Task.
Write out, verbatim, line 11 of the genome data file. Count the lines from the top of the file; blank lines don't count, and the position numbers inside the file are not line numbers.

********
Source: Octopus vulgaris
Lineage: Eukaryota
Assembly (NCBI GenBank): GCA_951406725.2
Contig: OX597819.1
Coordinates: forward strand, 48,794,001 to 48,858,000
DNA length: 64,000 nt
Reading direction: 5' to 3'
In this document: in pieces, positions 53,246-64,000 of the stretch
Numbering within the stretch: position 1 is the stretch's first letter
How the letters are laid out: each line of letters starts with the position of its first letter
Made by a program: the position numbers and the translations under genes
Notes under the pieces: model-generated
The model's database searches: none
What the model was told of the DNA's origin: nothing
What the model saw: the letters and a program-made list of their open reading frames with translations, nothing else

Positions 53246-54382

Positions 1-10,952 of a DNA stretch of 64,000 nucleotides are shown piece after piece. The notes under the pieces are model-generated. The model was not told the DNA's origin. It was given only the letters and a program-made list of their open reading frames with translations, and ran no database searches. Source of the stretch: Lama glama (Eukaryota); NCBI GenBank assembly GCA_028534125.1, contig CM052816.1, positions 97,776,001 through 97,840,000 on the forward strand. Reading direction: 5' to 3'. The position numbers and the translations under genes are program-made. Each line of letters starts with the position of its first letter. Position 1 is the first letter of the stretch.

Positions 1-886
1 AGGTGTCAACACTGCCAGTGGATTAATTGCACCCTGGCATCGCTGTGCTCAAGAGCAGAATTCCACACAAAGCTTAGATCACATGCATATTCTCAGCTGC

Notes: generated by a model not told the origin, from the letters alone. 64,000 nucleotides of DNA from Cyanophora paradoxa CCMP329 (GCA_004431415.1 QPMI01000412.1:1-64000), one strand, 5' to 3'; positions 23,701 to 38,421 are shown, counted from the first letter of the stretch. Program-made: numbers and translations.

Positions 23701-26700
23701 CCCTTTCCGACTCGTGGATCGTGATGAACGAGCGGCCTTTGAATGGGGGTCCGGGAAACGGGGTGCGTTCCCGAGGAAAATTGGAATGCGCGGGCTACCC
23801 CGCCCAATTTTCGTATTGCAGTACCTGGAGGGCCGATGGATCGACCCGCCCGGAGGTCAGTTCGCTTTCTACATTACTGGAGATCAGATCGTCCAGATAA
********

Made by a program: the position numbers and the translations under genes